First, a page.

KC: And you’re saying it’s all because of your job, and I’m wondering if there’s not another component.
DC: Well, uh, no, I’ll give an example of my personal experience has been, um, I saw a state employee that was, uh, handled improperly. I won’t discuss information . . .
KC: A woman?
DC: And she was handled improperly. And I felt it was strictly because the laws that weren’t on the records weren’t properly enforced, in her behalf. And another thing was because of discrimination at work against her. But, uh, and I saw two forces, and both of them going in the wrong way to come to her aid. One of them went in too much of an ultra-conservative way, and the other went too much an ultra-liberal. And I’ve seen it happen, you know, not only in work out at the time. I won’t disclose the name, because . . .
DC: . . . uh, for obvious reasons. But, I’ve seen it in several places. And I . . . that’s the main reason I wanted to . . .
KC: And as a white male, person in administrative position, you have seen this.
KC: And I get the feeling that you have feelings about that.
DC: I do. (Laughs)
KC: Human rights.
KC: Ok. Do you have anything else you’d like to add? For the record.
DC: Well, I think most important of all, my opinion that… I hope that, whatever comes to this meeting, I hope it reflects people’s… these, the local people in the state (unintelligible at 6:07) of the state. Uh, that they will . . . that they’ll try to be representative of all the people.
KC: Have you seen . . . excuse me, I shouldn’t interrupt.
DC: Sure, that’s all right. Go ahead.
KC: …anything occurring yet that made you think that this meeting was not something that was trying to, tried to meet the needs of a wide spectrum of people?
DC: I see conflicting forces in it. I don’t . . . I don’t think anything violent in that. But I think I’ve seen, uh, I’m sure you’ve noticed, as most people have, that they have been pro-ERA and anti-ERA stickers here, too. And, uh, I think that both of those factions should have aborted that, because, in the history of our state, particularly here in Columbia, it’s a little bit of antagonism. And I think people ought to be mature about it, regardless of what position they are in, I think they should both strive to do what good things can be accomplished here. And . . .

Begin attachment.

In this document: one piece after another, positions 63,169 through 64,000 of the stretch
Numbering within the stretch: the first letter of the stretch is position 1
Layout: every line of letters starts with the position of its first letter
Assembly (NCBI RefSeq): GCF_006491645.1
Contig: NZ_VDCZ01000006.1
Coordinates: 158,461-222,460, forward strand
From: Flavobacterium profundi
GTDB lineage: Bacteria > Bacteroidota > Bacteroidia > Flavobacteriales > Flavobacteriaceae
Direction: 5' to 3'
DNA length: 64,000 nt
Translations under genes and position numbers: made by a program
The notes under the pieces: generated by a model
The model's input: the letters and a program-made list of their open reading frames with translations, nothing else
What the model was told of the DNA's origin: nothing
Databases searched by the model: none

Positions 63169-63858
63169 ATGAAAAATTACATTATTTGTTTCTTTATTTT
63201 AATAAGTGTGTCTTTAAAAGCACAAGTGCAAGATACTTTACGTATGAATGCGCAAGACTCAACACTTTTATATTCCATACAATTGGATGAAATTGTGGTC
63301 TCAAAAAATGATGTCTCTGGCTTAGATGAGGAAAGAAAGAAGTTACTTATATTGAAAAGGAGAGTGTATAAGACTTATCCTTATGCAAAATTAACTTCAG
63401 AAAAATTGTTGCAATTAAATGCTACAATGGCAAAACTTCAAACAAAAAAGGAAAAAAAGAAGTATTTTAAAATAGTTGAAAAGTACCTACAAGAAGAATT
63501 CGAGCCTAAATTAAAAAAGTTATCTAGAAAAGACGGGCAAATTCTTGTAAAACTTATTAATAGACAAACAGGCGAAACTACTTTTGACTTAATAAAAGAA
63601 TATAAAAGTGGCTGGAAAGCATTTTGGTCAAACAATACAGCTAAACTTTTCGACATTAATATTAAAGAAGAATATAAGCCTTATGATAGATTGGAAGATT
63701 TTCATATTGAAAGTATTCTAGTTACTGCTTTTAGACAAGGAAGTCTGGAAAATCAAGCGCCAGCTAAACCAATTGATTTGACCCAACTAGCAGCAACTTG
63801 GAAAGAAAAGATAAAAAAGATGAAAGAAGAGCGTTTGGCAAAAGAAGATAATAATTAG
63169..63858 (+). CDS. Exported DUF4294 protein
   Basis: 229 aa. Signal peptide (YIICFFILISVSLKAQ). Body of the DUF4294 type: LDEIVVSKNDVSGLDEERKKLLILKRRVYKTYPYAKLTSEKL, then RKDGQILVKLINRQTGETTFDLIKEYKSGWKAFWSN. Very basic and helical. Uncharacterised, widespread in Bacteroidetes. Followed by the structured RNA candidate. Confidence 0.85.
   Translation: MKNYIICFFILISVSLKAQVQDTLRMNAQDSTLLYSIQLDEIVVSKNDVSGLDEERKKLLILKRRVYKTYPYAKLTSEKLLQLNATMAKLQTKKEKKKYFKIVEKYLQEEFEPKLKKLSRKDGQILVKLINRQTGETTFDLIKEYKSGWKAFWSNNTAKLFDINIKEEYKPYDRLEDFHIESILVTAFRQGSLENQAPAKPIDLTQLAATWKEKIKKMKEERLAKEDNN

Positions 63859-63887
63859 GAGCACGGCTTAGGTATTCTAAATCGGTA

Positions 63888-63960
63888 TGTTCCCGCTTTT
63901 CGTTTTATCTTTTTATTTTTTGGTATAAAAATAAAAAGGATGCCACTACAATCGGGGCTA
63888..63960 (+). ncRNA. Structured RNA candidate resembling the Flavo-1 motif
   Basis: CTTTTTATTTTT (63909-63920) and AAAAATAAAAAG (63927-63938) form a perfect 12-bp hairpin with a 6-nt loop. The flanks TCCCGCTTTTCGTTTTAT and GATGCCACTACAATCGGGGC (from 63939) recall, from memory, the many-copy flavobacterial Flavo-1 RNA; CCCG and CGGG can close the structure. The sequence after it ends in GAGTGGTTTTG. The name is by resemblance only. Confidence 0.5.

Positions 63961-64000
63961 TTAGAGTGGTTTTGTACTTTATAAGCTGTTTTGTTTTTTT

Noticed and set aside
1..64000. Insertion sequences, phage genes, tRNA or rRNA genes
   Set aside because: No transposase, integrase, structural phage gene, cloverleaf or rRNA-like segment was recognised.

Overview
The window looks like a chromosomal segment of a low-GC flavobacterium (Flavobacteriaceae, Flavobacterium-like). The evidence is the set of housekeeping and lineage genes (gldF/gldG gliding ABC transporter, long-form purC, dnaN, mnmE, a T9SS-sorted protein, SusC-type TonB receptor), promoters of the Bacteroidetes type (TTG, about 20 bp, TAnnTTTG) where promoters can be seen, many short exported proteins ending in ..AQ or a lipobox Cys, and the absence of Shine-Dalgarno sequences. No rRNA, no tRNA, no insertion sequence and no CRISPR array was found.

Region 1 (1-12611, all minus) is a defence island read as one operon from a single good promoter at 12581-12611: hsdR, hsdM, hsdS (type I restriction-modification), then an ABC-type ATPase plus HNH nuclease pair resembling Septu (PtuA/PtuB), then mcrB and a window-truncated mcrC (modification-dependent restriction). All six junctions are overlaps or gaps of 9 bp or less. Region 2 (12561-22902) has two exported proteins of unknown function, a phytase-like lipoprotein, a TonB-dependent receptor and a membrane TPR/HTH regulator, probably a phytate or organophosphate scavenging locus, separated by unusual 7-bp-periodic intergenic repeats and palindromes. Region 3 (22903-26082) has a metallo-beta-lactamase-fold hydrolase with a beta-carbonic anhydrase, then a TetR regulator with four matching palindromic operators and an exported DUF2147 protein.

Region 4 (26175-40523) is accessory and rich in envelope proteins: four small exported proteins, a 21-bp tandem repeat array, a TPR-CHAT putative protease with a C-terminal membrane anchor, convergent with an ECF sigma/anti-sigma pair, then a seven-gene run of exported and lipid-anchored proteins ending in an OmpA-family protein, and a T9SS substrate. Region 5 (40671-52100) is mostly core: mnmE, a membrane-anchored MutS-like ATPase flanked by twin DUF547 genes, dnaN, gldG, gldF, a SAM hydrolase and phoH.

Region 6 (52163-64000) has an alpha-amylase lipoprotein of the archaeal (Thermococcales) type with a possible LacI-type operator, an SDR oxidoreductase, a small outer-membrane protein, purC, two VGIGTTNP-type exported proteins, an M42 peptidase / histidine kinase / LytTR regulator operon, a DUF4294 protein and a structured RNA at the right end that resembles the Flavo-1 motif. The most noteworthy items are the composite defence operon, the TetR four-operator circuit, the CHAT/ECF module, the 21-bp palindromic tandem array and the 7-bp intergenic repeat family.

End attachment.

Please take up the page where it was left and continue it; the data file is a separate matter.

KC: Do you see this as coming from a commission itself? Or just from most of the people who came here to the meeting?
DC: Uh, ok, I would say it’s a combination. I wouldn’t say it’s so much either way. But I, um, I think that, uh, that all people that are involved – and I’m talking about the real, notable, the very notable people in both sections, and I think they should, you know, try to drop the animosity. (Unintelligible at 7:27)
KC: Do you think the program is too much one way or another way? Ultra-conservative or ultra-liberal?
DC: Well, if I said that, um, that I felt one way or the other, because of my feelings in it, even though it might be incorrectly, it might be discriminatory, or at least prejudice somebody against the cause, I think that it’s obvious that certain, uh, peoples here are stacked one way, you know.
But I think it would be better if, if they don’t let it show. I believe here there’s, uh, obviously . . . I think commission might be a little bit, more one way than other people would think. I’ve put it this way, to clarify, to make it sound a little more, uh, understood. I think it’d be better if the, uh, commission and all the nominees were better-balanced. And I don’t think it’s very nice.
KC: Would you say this is an appropriate “spinage” you’ve put on it?
DC: No, I don’t. I think, I think it’s been, uh . . . I think it’s been grossly mishandled.
DC: And, obviously, I, to be candid about it, I don’t think they’ve, um, the way the funds were allocated . . . I don’t think it’s been properly handled. I think even though they might use all the funds, I don’t think it was properly handled. And I could give a good insight into that. I won’t, but I think that the funds, the way they came down, and the way it’s handled was so abrupt, it wasn’t properly planned. And I’m not alone in those opinions.
KC: Is there anything else you’d like to add? For the record?
DC: Ok. I think it’s good that, uh, that, uh . . . I’m going to ask you a question, if I may. (Laughs) This is the reverse, improper, probably not even proper, but, um . . . I feel that the coverage is going to be good of this. It has a lot of attention. And I think this is what’s needed, not only for our state but I hope it is done all over. I’ve seen a lot of people from the press, and all, here. From not only Charleston, Greenville, Columbia, different places. And a lot of representatives of the state. And I think that, um, that it’s good it’s covered. But I hope that all the coverage that’s going won’t be, you know, biased the wrong way. Because I know that it can be misquoted. I hope that it won’t be biased.
KC: You were going ask me a question, but I am trying to interview a wide spectrum of people here.
DC: No, I think you’re doing excellent at it. But, um, my wish is just hope that anybody that gets, relays, you know, the happenings here, that it will be done fairly, you know, as all good coverage should be, with . . . . That’s all.
KC: Thank you very much.
DC: You’re welcome. But I think it’s good that I’m . . .
End of Interview